If you’re hungry, you’ll wander through the supermarket on the way to the bread section filling your trolley with some impulse buys because you were hungry before you went in, and the scent of bread baking is driving your taste buds wild.
This is why you should always eat a good, decent meal before you go shopping. It’s harder to make feel hungry when you’re already full.
In my local supermarket they have taken this scent-filled experience and pipe the smell of cooking roast meats into the charcuterie (cooked meats) section so be aware of all scents when you’re shopping, not just that of baking bread.
You could deter those pesky smells by daubing Vicks Vaporub under your nostrils or dabbing Karvol around your person before going shopping. I do find that if I’m aware of it then I’m less likely to be taken in.
On other days though I confess to having to grab a fresh roll or two to satisfy the yearning. Himself (until he copped the deception) used to lob 2 bags of freshly baked doughnuts into the trolley before we got as far as the first aisle. Ah yes, some of the most tempting, and sweet goodies tend to be located very close to the entrance to suck you in too!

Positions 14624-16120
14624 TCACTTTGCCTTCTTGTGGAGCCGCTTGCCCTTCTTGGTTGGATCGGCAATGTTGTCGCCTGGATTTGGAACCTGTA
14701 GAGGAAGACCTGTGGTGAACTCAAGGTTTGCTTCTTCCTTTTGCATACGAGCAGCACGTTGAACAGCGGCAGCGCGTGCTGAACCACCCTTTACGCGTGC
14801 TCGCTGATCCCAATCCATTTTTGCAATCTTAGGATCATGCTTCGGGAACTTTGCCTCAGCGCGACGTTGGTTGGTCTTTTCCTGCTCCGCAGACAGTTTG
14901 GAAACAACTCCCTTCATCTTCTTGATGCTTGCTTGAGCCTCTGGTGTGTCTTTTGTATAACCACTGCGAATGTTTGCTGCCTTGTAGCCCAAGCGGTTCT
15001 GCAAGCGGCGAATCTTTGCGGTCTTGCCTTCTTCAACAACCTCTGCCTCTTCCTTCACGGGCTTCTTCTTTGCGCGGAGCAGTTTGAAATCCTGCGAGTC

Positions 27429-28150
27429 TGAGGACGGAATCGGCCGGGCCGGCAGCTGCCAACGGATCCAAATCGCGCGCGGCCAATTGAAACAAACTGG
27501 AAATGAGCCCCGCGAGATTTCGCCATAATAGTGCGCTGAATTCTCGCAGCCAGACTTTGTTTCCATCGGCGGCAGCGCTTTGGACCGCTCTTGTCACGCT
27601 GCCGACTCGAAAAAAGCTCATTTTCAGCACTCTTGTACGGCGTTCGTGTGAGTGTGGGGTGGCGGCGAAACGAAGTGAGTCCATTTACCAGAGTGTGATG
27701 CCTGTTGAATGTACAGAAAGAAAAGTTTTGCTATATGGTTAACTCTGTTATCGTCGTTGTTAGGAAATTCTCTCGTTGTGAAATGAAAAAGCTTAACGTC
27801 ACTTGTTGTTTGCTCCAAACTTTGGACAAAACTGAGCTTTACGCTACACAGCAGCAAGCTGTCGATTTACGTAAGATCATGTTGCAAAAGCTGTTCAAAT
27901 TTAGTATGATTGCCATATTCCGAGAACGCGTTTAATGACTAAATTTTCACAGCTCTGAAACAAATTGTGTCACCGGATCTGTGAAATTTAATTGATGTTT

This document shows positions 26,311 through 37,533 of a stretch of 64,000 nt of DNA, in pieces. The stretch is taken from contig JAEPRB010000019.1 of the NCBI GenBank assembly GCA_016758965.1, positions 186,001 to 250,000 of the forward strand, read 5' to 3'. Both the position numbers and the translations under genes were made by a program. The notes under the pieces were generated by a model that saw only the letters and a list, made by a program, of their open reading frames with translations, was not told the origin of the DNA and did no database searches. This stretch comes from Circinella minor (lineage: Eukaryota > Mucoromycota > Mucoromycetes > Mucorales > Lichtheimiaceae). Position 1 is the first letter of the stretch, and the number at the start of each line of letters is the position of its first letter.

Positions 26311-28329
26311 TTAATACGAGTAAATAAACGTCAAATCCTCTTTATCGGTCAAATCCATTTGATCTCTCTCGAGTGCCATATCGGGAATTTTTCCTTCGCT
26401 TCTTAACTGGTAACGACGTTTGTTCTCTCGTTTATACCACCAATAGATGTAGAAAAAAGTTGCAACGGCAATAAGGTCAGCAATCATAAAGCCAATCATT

Watch The Bottom Line
Now I don’t mean your grocery budget for a change, what I mean is the small print at the bottom of the pricing ticket on the shelf below the items. If you are long sighted, then be sure to bring your reading glasses or a magnifying glass, this print is teeny, tiny, small.
The small print is how you figure out if you’re getting value for money. If you’re buying flour, it will tell you the price per kg or g, if you’re buying nappies, it will tell you the price per nappy. This makes sense when you’re trying to figure out what size packet is best value to pick up.
For example, by looking at the bottom line on the ticket, I can tell you that own brand Wheat Biscuits in my local supermarket are cheaper to buy if you pick up 2 packets of 24 rather than a bulk buy packet of 48. Same number at the end, just cheaper in 2 packets than 1. You’d think it would be the other way around for buying in bulk and many people get taken in by that small detail on a daily basis.